The Clueless actress—who was previously open about her past drug addiction—uploaded a video of herself breaking down in tears after finding out that the rapper had passed away in April 2021 from a cocaine-induced heart attack.
"I was strolling through #tiktok and found a #DMX song that has saved me many times," Stacey, 55, captioned the Aug. 31 Instagram post. "Suddenly it says #RIP i know I am late, i did not know he passed away, he #OD I am heartbroken - he was such a great guy."
In the clip, the actress tells her followers that she's "ashamed" that she is just now finding out about DMX's death. "I didn't know DMX died," she explained. "I didn't know from a cocaine overdose."
Stacey added, "I am today, six years and one month clean and it breaks my heart. It breaks my heart that he lost to it. He lost. He lost to that demon of addiction. Please, please don't lose."
While some fans in the comments section of Stacey's Instagram post criticized her reaction, others defended her, including one social media user who wrote, "leave her alone. She has been very open about her pill addiction. Clearly, she's triggered by something and dealing with stuff. We love Stacey."
Another person commented, "You're inspiring me to continue trying to be fully sober fyi. No pressure literally but saying so because thank you for uplifting others by uplifting yourself."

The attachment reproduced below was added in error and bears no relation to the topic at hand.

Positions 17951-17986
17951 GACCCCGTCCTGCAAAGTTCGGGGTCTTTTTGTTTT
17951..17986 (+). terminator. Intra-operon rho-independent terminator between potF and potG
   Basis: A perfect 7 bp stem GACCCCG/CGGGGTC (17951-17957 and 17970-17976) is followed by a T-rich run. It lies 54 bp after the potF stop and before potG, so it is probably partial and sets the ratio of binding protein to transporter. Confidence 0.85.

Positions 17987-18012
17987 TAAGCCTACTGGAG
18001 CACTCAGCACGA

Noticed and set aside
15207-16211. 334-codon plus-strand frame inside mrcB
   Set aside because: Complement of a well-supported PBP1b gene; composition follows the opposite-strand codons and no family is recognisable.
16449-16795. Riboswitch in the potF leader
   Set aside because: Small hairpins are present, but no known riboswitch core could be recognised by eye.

Last October, Stacey opened up about her battle with drug addiction, telling Dr. Oz that she first tried drugs when she was only 8 years old, and at 16, she said her mother—who was also addicted to drugs—gave her her first line of cocaine. She also shared that she "was taking 18 to 20 pills a day" at one point, and no one knew.
At the time, however, the Single Ladies actress was celebrating five years of sobriety. "I'm clean, five years," she said in Oct. 2021. "And in this five years, my blessing—the greatest blessing—is that not only have I been able to be honest with myself and become a better person, I've been able to understand my parents and that they did love me and that they were doing the best they could and they were just sick. They were addicted."
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